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And This Is Why Baking Powder Can't Be Used As Baking Soda


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I never knew the difference until now.

As everyone knows from early chemistry class, baking soda fizzes over the sides of a jar when it's combined with vinegar. The sodium bicarbonate and the acid in the vinegar swap a few molecules, resulting in carbonic acid. Carbonic acid causes the slightly acidic lemony taste in mineral water, and is present in almost all carbonated beverages. It breaks down quickly into water and carbon dioxide. In soft drinks, that carbon dioxide fizzes to the top. In baked goods it does the same, but more slowly, expanding bubbles all the way through the dough and causing it to rise. It doesn't have the massive reaction that we see in vinegar, because people rarely make, say, vinegar brownies. More often there are weak acids in the baked goods, like chocolate, buttermilk, or honey, and the baking soda fizzes slowly.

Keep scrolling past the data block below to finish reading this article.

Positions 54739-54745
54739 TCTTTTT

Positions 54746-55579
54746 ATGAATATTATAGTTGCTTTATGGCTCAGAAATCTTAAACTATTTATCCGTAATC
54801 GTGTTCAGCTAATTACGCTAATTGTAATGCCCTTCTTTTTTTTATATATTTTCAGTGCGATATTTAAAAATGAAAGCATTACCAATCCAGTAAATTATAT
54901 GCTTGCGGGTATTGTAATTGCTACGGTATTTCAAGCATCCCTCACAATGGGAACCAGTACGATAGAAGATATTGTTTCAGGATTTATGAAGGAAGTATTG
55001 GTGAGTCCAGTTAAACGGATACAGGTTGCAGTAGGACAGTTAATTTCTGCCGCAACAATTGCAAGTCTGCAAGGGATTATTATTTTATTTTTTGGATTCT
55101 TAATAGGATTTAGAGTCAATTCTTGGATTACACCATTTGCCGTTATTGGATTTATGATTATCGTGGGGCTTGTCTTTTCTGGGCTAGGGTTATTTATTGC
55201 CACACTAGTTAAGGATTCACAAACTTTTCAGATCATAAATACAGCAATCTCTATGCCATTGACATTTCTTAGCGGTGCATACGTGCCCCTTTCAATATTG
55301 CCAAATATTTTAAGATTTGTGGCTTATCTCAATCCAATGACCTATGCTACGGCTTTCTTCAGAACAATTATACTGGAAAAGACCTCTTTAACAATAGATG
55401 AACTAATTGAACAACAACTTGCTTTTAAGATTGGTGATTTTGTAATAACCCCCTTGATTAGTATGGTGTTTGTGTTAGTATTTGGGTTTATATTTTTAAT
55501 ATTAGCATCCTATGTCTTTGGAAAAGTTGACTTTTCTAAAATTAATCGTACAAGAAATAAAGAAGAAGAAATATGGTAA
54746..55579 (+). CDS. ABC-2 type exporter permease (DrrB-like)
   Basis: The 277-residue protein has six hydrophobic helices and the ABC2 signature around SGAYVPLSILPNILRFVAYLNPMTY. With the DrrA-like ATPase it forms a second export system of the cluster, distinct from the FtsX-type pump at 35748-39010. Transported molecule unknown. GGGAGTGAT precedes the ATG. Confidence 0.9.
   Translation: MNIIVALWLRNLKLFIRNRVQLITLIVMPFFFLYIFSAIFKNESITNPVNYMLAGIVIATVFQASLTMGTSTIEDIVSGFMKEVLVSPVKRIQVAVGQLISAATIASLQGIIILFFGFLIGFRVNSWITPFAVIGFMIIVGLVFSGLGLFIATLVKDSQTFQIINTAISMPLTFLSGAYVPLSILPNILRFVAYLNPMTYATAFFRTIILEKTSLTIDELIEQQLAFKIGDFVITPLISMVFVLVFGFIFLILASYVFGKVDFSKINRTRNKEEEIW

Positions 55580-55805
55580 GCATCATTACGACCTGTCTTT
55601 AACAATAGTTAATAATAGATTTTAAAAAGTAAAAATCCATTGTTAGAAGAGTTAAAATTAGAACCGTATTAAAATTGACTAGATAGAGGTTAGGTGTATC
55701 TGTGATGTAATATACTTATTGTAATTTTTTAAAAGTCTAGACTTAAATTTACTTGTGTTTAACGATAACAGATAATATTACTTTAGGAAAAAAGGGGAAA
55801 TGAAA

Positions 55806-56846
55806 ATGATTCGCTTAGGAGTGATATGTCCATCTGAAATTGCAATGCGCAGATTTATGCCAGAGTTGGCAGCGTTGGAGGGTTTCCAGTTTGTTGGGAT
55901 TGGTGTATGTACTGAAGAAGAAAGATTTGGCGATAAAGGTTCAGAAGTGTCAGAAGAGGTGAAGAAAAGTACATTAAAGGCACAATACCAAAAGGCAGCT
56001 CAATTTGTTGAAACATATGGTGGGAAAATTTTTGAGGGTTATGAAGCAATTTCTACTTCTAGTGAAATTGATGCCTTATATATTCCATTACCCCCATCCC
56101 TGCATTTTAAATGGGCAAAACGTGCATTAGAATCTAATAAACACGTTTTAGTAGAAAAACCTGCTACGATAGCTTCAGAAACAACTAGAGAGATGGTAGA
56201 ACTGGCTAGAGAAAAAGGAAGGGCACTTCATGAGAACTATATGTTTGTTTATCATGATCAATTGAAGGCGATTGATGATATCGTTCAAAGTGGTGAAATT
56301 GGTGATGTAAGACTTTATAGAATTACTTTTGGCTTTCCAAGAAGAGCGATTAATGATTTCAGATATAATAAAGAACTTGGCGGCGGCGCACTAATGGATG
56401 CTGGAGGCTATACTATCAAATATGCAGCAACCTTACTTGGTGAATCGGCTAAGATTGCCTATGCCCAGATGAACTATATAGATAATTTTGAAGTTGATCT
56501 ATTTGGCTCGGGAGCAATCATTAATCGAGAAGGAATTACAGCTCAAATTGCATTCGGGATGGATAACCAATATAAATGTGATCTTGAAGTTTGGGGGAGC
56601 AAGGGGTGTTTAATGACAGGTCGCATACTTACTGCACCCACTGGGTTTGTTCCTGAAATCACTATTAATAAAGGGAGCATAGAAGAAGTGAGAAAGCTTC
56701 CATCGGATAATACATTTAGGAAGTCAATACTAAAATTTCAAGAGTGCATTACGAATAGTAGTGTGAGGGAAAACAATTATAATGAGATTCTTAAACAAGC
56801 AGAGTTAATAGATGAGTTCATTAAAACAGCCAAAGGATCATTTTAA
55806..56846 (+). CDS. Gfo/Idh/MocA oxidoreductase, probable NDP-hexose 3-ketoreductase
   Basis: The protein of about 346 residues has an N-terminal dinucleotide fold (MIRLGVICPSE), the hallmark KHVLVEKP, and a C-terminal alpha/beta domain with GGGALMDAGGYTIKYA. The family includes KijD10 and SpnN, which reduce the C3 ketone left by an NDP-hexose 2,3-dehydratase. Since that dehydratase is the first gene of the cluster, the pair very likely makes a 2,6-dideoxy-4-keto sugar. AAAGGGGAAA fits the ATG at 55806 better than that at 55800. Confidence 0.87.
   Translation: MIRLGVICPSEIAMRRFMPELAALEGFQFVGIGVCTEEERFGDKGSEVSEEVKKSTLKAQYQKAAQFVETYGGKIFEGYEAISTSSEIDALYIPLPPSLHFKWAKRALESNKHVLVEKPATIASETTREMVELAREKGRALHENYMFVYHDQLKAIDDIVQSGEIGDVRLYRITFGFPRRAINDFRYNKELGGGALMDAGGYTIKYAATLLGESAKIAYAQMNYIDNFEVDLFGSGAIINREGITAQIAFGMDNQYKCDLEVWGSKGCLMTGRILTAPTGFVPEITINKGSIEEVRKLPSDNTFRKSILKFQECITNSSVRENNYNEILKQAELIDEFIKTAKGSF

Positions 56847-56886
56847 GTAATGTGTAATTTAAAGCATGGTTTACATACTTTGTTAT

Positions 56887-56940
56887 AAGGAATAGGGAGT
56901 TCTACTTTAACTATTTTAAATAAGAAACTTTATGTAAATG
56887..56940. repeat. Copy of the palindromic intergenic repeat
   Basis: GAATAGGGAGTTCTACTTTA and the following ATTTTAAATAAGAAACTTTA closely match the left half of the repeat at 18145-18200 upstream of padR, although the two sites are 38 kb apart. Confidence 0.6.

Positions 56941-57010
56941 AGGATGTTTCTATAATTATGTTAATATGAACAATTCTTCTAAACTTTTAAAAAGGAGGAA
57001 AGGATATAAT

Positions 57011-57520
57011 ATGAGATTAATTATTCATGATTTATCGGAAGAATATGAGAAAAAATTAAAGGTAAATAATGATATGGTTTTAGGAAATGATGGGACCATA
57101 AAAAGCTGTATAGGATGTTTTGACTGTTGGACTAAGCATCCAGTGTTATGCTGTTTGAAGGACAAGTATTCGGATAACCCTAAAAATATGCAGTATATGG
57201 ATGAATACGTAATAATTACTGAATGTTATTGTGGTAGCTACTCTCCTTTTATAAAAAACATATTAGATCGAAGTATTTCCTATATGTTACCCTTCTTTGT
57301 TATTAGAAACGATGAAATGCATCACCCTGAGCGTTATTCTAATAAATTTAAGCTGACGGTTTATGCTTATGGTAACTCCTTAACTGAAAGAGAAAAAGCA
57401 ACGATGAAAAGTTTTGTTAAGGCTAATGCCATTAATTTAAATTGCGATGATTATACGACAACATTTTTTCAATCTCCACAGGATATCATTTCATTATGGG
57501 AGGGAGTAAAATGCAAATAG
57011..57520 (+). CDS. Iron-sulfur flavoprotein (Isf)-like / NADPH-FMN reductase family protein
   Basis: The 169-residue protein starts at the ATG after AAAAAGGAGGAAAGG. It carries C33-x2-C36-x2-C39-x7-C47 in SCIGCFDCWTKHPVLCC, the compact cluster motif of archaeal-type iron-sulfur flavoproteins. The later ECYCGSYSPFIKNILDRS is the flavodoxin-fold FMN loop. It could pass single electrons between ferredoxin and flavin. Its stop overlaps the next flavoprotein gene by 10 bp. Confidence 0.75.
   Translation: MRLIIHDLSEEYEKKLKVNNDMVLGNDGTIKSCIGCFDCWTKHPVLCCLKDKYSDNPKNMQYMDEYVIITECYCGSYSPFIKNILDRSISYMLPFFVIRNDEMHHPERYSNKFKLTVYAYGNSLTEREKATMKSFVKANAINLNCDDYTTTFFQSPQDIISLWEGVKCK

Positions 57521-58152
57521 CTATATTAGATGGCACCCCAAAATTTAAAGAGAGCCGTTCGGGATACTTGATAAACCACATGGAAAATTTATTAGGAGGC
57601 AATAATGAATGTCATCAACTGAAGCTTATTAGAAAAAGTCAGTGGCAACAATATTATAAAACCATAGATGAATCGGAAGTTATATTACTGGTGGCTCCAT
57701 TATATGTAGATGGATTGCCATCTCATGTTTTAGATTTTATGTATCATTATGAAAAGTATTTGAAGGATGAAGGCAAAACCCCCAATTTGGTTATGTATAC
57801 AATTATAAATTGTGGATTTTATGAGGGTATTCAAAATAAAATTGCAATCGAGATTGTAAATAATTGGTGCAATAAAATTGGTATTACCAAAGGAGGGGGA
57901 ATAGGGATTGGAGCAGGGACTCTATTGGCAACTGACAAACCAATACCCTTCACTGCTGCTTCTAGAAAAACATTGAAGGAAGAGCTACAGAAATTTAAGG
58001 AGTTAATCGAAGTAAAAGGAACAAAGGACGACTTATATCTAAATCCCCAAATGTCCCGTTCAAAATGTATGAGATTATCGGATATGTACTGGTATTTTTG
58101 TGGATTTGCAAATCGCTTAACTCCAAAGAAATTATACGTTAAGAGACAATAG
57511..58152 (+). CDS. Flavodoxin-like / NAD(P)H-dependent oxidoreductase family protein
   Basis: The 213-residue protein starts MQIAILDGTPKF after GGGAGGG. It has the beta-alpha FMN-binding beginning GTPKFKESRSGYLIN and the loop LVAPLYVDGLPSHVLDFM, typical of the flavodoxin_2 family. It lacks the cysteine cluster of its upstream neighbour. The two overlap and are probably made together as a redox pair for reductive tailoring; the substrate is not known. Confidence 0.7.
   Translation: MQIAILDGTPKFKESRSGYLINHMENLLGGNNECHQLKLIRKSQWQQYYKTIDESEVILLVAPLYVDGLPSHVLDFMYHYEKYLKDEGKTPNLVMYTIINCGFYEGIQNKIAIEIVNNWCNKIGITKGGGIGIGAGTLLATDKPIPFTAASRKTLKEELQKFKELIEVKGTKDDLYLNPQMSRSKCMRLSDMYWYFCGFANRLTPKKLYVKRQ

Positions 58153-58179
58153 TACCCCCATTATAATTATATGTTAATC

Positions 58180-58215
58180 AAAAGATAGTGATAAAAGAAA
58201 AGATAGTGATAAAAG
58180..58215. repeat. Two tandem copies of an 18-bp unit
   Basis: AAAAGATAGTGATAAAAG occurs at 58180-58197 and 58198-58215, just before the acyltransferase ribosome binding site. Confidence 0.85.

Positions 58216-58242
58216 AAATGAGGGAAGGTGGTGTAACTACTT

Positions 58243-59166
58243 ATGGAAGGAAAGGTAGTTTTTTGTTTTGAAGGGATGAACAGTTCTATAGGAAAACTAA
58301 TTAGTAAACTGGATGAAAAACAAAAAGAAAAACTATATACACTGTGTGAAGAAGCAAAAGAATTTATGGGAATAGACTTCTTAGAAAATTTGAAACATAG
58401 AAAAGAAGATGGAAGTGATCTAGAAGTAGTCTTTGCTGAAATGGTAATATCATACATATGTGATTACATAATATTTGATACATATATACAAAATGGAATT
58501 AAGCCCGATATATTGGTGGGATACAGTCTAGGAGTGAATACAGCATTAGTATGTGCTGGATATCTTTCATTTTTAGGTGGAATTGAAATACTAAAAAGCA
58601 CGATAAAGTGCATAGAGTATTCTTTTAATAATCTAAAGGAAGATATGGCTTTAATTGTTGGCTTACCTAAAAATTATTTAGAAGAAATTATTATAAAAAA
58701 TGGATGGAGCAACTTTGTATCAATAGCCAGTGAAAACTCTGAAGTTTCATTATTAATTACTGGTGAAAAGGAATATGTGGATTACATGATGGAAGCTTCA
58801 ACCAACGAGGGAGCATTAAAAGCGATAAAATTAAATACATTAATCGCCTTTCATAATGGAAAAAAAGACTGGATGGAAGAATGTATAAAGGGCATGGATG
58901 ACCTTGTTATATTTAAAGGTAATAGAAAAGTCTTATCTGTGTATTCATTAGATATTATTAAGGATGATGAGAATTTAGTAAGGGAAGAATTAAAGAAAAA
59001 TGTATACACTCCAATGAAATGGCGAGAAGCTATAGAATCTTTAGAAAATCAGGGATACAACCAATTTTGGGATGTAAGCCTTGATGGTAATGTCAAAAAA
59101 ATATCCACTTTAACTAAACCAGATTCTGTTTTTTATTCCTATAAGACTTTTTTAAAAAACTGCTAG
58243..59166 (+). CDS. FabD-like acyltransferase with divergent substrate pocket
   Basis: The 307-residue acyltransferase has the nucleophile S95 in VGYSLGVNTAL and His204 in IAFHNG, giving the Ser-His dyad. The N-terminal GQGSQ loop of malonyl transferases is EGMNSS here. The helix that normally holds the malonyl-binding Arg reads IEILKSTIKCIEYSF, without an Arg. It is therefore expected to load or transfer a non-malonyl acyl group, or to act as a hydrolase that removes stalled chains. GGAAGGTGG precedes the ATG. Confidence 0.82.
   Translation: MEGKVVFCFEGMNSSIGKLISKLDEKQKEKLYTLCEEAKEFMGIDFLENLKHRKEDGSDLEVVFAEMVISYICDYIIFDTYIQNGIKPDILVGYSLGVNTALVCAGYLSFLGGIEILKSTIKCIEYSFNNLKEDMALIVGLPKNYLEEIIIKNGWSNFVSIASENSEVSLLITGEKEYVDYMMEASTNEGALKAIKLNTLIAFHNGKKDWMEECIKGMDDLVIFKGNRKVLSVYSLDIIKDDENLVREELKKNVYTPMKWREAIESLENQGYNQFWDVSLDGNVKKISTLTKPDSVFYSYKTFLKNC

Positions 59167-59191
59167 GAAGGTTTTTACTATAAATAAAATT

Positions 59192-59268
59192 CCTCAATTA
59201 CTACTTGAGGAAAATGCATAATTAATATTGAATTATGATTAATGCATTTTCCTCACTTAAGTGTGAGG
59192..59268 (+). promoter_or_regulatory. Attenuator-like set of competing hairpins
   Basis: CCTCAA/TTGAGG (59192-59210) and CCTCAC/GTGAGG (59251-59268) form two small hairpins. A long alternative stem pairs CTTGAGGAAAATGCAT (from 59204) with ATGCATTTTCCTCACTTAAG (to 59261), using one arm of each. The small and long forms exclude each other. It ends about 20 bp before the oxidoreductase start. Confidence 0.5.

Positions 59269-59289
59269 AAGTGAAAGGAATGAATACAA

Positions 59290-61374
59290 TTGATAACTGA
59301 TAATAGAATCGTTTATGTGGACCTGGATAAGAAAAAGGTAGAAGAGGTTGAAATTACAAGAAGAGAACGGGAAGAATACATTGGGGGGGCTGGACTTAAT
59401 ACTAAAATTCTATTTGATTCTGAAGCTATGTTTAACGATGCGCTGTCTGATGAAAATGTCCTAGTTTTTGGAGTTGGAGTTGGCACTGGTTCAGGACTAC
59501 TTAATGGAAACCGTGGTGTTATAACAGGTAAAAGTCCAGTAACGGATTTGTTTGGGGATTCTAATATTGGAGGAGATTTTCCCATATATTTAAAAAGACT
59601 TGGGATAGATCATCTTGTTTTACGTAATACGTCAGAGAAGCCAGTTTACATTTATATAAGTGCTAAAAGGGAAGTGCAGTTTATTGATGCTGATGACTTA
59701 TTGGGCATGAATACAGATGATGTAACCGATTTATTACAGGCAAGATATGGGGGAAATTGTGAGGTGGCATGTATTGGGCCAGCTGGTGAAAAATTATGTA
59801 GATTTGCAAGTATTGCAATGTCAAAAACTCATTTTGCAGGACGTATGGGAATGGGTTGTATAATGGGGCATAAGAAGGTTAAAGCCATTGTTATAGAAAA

Baking powder is another matter. It's baking soda, but icream of tartar is mixed into the soda. When moistened, the two ingredients react more automatically and violently, fluffing up the baked goods right away. In most modern baking powders, there's also a second ingredient, sodium aluminum sulfate. It doesn't react right away, but breaks down into an acid when heated, leading to a second boost of bubbles.

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